Anything but Dismal

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After a long hot summer, I always get excited as the fall breezes begin to cool the land and transform the leaves to their bright fall colors. The slow fall of leaves from the trees is a sure sign that it is once again time to explore the rugged wilderness that is the Ozarks.

One of the great benefits of living in the Ozark Mountains is the opportunity for an almost exhaustive list of wilderness areas to explore. The generally mild winters in the Ozarks means the months of October through May are the prime times of year to hike and backpack the trails and the only time of year to get off trail and discover the real hidden gems. One of these areas is an area known as Dismal Hollow in Newton County. With a name like that, one would think it would be gloomy, dreary – and dismal.

Upon reaching the parking area, I traveled east across the county road and entered the wilderness, which immediately provided a view deep down into the hollow. While the trees had already shed many of their leaves and produced wonderful crunching sounds under my feet, those remaining on the trees continued to hold tight and were lit up with bright red, orange and yellow colors.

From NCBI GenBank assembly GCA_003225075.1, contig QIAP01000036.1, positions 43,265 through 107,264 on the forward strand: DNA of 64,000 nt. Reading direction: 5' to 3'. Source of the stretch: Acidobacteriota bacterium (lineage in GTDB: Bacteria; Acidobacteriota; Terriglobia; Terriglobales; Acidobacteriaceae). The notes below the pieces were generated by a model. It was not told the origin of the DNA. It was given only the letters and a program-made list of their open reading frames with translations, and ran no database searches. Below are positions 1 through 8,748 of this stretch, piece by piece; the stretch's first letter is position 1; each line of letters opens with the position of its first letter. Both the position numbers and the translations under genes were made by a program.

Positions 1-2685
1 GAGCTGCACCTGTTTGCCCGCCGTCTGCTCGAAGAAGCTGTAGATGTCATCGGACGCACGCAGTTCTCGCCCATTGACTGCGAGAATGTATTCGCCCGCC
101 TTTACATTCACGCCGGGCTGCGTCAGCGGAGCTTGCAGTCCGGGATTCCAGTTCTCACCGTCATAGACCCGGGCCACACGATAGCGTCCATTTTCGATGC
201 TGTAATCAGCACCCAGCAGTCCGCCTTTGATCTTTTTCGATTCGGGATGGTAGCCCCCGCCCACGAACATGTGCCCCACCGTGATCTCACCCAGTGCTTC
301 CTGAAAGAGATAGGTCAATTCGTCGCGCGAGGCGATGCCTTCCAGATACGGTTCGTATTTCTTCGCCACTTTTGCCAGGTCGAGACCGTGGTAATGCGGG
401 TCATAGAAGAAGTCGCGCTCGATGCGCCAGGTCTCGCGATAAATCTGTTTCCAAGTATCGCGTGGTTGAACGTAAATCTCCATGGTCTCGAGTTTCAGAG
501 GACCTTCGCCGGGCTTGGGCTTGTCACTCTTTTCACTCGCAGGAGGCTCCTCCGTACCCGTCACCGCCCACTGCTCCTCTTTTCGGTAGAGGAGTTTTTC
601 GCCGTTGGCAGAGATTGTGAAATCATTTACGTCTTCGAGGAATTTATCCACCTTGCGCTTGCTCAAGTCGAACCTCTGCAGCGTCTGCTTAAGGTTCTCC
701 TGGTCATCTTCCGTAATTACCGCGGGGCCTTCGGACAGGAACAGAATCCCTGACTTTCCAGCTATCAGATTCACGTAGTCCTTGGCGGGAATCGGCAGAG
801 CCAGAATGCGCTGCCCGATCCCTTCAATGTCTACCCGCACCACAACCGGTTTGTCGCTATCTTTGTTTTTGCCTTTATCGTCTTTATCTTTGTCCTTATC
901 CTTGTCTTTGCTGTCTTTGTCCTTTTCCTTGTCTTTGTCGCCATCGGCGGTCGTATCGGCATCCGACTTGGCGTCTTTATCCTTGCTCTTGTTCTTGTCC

IMG_4747As I descended further down into the canyon, the terrain steepened, with the occasional rock outcropping showing itself through the mixture of hardwood and Pine trees. I then noticed a small drainage that contained a combination of rock, leaves and gravel with several small waterfalls running over a limestone shelf. This drainage continued to swing from left to right before finally emptying into the much bigger Dismal Creek.

Dismal Creek flowed around large boulders, downed trees and over rock shelves that created small waterfalls ranging from 2-4 feet in height. I began to follow the creek downstream which weaved its way into a canyon that gave birth to several large bluff lines that continually squeezed the creek. These bluff lines contained some lovely shelters, overhangs, and great cracks to explore, climb and appreciate.